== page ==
Wednesday, July 2, 2008

Getting Down to the Cellular Level

My cell phone is dying. Part of me is glad because I've hated this particular phone—the Motorola Razr—almost from the moment I got it. On the positive side, it's extremely thin and lightweight so it fits very comfortably in the front pocket of all my pants. On the negative side, it's extremely thin and lightweight so it doesn't fit at all comfortably in my hand when dialing or talking. Plus, the buttons are close together and not raised, so I'm always pushing two at a time; the hinge on the cover is tight and if you don't open it far enough when you answer a call, it shuts again (hanging up on whomever was calling); the speakerphone button is on the side of the cover and I'm alway hitting it when I try to open it (because I'm trying to get the thing open enough, quickly); and there's no way to get photos off the phone other than to e-mail them to yourself (for which you must pay, of course). Now, as of today, the screen has gone—all I have is a white light eminating from the thing. So other than answering the phone and making calls (assuming I know the phone number or can voice dial the person), the thing useless.

Fortunately, my "New Every Two" agreement ends next week, so I can replace it for free (which is how I got this one in the first place). Catherine and I are with Verizon and, for the most part, we've been pretty happy with our service over the last dozen years. These last couple of months, however, in addition to the slow death of my hated phone, we've begun to have problems making and receiving calls—among the worst places being, unfortunately, at our home and at my day job. It's not a dead zone issue (to quote the latest Verizon commercials): one call or text will go through just fine, the next one fails and we haven't moved an inch.

I'm actually not kvetching just for the sake of kvetching—I do have a point to make. But first, a little more kvetching... Because I'm dissatisfied with Verizon at the moment, I started looking around for a new carrier... Let the nightmares begin! I've been interested in switching to a smartphone (for really important reasons, like being able to access imdb or wikipedia during one of those "what's the name of that actor/author/scientist/politician...?" discussions at a restaurant), but on every website I tried, the $60 family plan somehow becomes a $140 a month plan once you add on the "services" (without which the smartphone isn't smart at all, of course). Yeah, I think I can wait until I get home to find out whether it was Alexander Hamilton who shot Aaron Burr or vice versa.*

I looked into the WiFi phone plans from t-Mobile, since the majority of our calls would be made at home or at my office, where there are wireless routers, making those calls free, right? Well, not so fast—actually, t-Mobile charges $10 per month/per line for that service on top of the monthly service charge. Once you add in that fee, the plan is actually $20 more per month than I'm already paying. Since Catherine and I seldom go over our monthly allotment of minutes, and almost never to the tune of $20 when we do go over, this plan is useless to us.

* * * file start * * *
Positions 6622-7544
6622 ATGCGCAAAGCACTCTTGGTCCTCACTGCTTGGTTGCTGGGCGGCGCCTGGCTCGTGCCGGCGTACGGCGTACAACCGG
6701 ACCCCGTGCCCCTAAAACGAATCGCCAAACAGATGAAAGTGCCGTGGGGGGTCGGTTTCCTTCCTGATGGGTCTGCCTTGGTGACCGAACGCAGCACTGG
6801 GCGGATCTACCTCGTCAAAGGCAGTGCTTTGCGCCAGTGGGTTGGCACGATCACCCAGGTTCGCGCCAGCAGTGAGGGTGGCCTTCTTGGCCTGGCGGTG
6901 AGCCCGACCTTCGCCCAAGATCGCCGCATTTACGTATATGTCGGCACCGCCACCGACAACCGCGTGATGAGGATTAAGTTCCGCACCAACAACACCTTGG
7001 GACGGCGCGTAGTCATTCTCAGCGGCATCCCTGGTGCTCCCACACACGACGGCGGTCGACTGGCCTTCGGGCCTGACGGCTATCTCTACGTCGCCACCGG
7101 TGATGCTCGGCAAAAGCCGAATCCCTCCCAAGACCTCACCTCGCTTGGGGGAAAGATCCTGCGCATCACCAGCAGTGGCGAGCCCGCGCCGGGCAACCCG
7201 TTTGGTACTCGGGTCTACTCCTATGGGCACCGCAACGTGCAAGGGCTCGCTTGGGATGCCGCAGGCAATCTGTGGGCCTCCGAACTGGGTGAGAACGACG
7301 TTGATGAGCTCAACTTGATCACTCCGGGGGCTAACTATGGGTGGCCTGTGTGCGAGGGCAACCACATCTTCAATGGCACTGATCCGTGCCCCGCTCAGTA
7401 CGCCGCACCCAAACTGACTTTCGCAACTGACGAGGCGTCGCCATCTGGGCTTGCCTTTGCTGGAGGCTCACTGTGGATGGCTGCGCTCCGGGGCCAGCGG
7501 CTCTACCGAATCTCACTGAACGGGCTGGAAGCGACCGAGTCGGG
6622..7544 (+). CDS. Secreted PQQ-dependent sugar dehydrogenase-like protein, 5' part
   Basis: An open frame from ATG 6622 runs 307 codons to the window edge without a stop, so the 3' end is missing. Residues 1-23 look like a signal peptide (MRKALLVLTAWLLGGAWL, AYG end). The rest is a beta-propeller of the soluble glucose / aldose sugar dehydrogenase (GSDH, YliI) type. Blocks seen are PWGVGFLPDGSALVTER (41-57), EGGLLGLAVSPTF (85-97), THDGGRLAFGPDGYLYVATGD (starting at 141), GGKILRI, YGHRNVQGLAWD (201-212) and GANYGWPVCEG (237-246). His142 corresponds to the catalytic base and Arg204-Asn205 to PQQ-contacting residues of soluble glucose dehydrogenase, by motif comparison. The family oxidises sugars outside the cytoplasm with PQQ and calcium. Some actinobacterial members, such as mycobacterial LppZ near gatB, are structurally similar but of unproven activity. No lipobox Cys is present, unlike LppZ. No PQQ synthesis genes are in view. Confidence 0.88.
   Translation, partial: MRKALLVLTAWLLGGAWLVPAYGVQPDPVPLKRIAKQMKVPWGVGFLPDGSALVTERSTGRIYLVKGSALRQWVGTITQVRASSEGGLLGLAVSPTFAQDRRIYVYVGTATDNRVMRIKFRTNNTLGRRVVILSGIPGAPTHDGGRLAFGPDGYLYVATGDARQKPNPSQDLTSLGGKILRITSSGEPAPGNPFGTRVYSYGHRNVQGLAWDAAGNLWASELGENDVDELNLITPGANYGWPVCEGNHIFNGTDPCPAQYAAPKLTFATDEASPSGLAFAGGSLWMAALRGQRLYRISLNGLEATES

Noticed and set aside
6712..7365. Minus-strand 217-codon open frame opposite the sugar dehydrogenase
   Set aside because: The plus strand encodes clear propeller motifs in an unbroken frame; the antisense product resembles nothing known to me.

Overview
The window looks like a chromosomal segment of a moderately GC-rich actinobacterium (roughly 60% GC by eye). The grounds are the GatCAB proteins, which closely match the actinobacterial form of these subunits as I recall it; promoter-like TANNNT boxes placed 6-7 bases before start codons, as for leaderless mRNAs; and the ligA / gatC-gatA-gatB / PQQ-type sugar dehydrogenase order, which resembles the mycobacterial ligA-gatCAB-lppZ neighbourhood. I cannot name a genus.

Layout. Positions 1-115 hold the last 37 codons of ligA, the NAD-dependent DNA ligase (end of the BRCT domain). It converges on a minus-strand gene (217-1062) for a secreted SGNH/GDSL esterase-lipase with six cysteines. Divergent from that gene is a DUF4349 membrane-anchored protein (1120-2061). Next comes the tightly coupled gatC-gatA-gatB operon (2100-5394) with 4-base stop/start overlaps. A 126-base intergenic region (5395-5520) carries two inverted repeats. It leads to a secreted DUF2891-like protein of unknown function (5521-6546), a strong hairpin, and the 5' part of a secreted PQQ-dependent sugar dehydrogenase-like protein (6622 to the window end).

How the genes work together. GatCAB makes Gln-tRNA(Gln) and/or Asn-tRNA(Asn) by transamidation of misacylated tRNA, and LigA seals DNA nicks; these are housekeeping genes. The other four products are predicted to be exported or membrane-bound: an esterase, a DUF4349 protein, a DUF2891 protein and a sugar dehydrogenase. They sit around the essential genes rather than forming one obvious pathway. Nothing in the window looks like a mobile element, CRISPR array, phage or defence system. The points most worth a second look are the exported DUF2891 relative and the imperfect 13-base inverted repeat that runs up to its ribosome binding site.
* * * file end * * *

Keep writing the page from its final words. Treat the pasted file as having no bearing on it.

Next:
So finding nothing affordable on any of the other sites, I looked into changing our Verizon plan... and I suddenly discover that the other carriers are the economical choices! The cheapest option available to me on Verizon—keep our current plan but change to a Blackberry with the least expensive data plan—would swell our monthly bill by $30 per month (each, if Catherine wanted a Blackberry, too). Needless to say, I'm just going to let them replace my old phone next week....

So why are cell phone plans so complicated? Why aren't there packages at a few price levels that include the services that one would reasonably expect to be included in the package? What all the carriers call a Basic Family Plan doesn't include text messaging—in what world (other than one without teenagers) is that basic? What if realtors operated the same way: "Will you be wanting a roof on your new home? I imagine you'd like floors, too—they're especially useful for the second story. Oh, and we should talk stairs—we can offer you a beautiful set that go about halfway up (after that, it's just 1.5¢ per step per trip); or for a slightly larger monthly fee, we can give you unlimited usage."

Of course, I think the answer to all my questions is "because they can." The industry has lobbyists who persuade Congress to pass laws on its behalf—laws that most of us never hear about or would even recognize the implications of them if we did. I understand that setting up and maintaining a wireless network is expensive—that's why all of the small cellular companies that existed a few years ago have been folded into the major carriers, and why we're not going to see any significant new competition for them again anytime soon. But there were times, as I was working out the various potential packages, when the whole thing smacked of price-fixing: there was never any really significant difference in my monthly fee, regardless of the carrier (other than Verizon being the most expensive... but not by that much). I suppose it's possible that the cost of using the cellular system is just the cost—that there's no difference in price because their expenses and profits are the same... but I'm skeptical. I'm sure I've said it here before (because I say it often), but I believe that Corporate America serves only itself, not the public—we're just one of the more annoying aspects of business.

Perhaps I'm just becoming a cranky old man... 

*You oughta know this... so I'm going to make you click a link if you don't have the answer.

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